If you are sitting down to read this review, you are more than likely to fall into one of two main groups – those that have played Mass Effect, and those that haven’t. Winners, and losers.
If you are the former, you will be curious to see if the game holds up, is it as good as you remember? Short answer: Yes. Mass Effect Legendary Edition contains all the space soap opera twists and turns you remember, and thankfully the gameplay has aged like a fine wine.
If you are one of the latter, you will be wondering if Mass Effect, a series that is well into its teenage years (with the original game releasing in 2007), is worth your time. Short answer: yes. With all the updates and DLC included, I could tell you Mass Effect was a brand new series releasing this year, and with the source material being so good, I’m sure you would believe me – the game does enough to justify a purchase, and it still holds up by today’s standards.
But let’s start from the beginning. You have made it this far. You probably already know that Mass Effect is a massive space opera spanning a trilogy of games where you play as Commander Shepard as you travel the Galaxy in an effort to save it from the Reapers – it’s all your standard sci-fi stuff, but the fact is Mass Effect does it so damn well that even today it is held up as a master class in the genre – and with good reason.
Starting up, Mass Effect Legendary Edition looks the part. Running at 4K and up to 120fps (on PS5), the game looks and feels like any modern release. An updated HUD in the original Mass Effect means that the game is in line with the other two games in the trilogy, and the updated aesthetic just feels and plays better. Updated textures, models and tinkering under the hood means that all three games run and look a lot better too – my only complaint was the odd facial animation during some dialogue segments that made characters look like they had some muscular atrophy, but that’s easily overlooked.
It’s a testament to the source material that with a bit of spit and polish, the gameplay of Mass Effect holds up. Granted, the original Mass Effect does feel the clunkiest out of the three, with character models looking a bit stiff as they run around. The controls feel a bit clunky, too, but as you play through the trilogy you see the evolution happen, and by the time you hit Mass Effect 3 (should you decide to play them in order) the evolution is complete and the game looks and plays like any modern release.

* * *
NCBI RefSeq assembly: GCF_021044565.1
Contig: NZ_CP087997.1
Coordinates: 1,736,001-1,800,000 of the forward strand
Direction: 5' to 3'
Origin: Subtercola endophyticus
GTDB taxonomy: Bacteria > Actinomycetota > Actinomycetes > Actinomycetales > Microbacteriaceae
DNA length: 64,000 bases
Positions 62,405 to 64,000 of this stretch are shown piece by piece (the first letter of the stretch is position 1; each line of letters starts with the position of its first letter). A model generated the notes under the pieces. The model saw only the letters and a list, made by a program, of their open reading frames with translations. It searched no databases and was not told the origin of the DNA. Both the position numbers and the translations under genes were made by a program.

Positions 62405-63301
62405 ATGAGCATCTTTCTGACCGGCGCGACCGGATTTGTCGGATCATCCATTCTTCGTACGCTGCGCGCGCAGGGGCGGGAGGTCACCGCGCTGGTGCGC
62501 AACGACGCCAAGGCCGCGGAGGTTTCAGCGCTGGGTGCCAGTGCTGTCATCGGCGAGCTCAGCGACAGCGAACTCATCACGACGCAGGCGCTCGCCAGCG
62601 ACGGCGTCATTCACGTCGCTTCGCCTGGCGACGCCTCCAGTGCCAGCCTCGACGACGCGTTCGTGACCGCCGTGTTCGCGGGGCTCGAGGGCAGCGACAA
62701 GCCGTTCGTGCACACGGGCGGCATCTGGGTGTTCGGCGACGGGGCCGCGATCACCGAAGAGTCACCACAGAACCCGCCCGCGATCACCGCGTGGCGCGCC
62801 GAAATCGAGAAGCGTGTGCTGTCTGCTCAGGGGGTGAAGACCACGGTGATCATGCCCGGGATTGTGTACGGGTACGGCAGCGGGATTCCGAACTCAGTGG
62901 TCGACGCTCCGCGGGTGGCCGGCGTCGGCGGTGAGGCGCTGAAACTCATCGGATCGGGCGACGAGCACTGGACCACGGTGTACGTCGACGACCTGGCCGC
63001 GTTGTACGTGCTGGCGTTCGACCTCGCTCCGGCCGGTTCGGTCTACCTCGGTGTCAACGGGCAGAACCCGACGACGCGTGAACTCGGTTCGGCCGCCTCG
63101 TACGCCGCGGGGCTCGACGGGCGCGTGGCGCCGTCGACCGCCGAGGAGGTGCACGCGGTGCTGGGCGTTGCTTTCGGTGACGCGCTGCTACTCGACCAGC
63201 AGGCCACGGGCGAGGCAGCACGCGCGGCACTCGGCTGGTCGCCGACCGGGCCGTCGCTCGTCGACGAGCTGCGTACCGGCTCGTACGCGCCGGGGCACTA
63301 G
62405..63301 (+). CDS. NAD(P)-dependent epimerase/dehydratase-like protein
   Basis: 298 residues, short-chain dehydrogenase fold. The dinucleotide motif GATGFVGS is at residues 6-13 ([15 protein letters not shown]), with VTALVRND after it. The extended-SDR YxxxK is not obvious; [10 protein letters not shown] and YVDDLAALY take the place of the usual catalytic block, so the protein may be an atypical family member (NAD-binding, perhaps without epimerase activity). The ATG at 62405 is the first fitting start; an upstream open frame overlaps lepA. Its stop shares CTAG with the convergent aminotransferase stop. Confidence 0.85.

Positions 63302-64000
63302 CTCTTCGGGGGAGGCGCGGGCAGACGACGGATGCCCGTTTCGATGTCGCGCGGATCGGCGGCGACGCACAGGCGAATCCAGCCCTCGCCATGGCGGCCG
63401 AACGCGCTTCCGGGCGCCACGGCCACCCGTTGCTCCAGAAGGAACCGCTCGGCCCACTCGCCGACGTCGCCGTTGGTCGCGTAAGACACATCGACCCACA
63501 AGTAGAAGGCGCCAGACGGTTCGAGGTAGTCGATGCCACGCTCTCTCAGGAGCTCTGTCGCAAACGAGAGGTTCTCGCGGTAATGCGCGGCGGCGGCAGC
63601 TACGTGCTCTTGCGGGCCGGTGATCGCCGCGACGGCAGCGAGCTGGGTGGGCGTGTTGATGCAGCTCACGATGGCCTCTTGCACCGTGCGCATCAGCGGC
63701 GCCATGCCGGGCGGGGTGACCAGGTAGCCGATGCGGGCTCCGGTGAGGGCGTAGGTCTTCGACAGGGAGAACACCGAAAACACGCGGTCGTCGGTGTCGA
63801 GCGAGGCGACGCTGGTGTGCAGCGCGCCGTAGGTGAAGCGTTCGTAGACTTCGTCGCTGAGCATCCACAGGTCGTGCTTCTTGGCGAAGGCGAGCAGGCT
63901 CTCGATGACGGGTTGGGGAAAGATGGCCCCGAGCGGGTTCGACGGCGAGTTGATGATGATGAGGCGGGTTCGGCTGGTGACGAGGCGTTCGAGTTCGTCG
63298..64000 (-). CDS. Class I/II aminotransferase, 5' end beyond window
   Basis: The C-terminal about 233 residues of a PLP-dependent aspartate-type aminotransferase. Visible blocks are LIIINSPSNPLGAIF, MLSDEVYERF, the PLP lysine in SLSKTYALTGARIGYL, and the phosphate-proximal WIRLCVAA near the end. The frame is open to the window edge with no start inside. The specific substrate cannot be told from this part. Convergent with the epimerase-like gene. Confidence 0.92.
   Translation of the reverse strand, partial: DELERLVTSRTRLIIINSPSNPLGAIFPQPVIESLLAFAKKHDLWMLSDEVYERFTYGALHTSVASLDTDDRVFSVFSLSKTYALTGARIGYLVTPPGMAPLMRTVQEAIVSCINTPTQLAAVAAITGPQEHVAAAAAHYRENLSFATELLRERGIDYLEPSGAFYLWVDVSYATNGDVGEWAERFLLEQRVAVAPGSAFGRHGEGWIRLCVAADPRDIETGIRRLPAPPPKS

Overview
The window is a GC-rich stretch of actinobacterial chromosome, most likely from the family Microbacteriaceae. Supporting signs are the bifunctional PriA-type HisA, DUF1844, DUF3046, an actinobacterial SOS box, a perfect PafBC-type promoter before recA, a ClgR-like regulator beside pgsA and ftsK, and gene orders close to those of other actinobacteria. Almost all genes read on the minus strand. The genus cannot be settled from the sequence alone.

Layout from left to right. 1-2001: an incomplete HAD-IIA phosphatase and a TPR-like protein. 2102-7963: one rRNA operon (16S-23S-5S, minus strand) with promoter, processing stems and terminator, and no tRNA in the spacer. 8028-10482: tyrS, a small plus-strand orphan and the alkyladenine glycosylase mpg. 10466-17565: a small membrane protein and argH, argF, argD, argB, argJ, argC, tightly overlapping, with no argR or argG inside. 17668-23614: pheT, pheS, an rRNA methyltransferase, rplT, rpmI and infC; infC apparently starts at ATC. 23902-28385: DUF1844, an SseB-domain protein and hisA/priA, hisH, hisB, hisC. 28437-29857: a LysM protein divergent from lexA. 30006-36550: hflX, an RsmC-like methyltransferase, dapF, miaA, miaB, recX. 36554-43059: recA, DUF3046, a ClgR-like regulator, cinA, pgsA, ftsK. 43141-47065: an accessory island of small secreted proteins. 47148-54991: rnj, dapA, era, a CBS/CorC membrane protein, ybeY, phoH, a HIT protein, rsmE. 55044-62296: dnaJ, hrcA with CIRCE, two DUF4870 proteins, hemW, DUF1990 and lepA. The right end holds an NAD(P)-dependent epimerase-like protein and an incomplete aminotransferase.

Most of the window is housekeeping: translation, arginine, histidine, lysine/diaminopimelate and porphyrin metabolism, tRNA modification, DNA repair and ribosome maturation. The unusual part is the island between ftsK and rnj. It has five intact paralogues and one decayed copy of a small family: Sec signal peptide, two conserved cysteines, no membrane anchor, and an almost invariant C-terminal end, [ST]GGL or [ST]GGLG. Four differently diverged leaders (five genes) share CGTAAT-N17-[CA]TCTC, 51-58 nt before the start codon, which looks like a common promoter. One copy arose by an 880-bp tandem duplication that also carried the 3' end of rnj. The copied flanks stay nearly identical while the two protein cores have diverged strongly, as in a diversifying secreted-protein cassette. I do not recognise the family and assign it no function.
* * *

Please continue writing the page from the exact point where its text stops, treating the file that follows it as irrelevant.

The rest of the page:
These updates are most felt in the original Mass Effect, with the updated controls helping it to play better overall. With this being the oldest game in the remaster it stands to reason that this would be the game needing the most work, and that being said, what has been done works and works well.
Controls, although still a bit on the rough side, aren’t as jarring as they were originally and I didn’t have much to complain about during my time completing the campaign. These additions carry on into Mass Effect 2 and Mass Effect 3 as well.
The beauty of Mass Effect Legendary Edition is that all three games can be launched from the in-game launcher, meaning should you wish to have a break between playing Mass Effect and Mass Effect 2, you can, and without losing any progress in between. Starting up a new game is a case of deciding if you want to load up your Commander Shepard from the previous game, including any decisions you made, and carry on from there. The system is slick and elegant, and I had no trouble as I made my way through the trilogy, seeing the ramifications of my earlier decisions.
Having played each game in sequence, it feels like this is the definitive way to play the Mass Effect trilogy. One of the big talking points about Mass Effect is how seemingly small, inconsequential decisions can have massive ramifications later on – do you choose to spare or kill the Asari who was part of a science team experimenting on humans in Mass Effect? How will this decision play out later?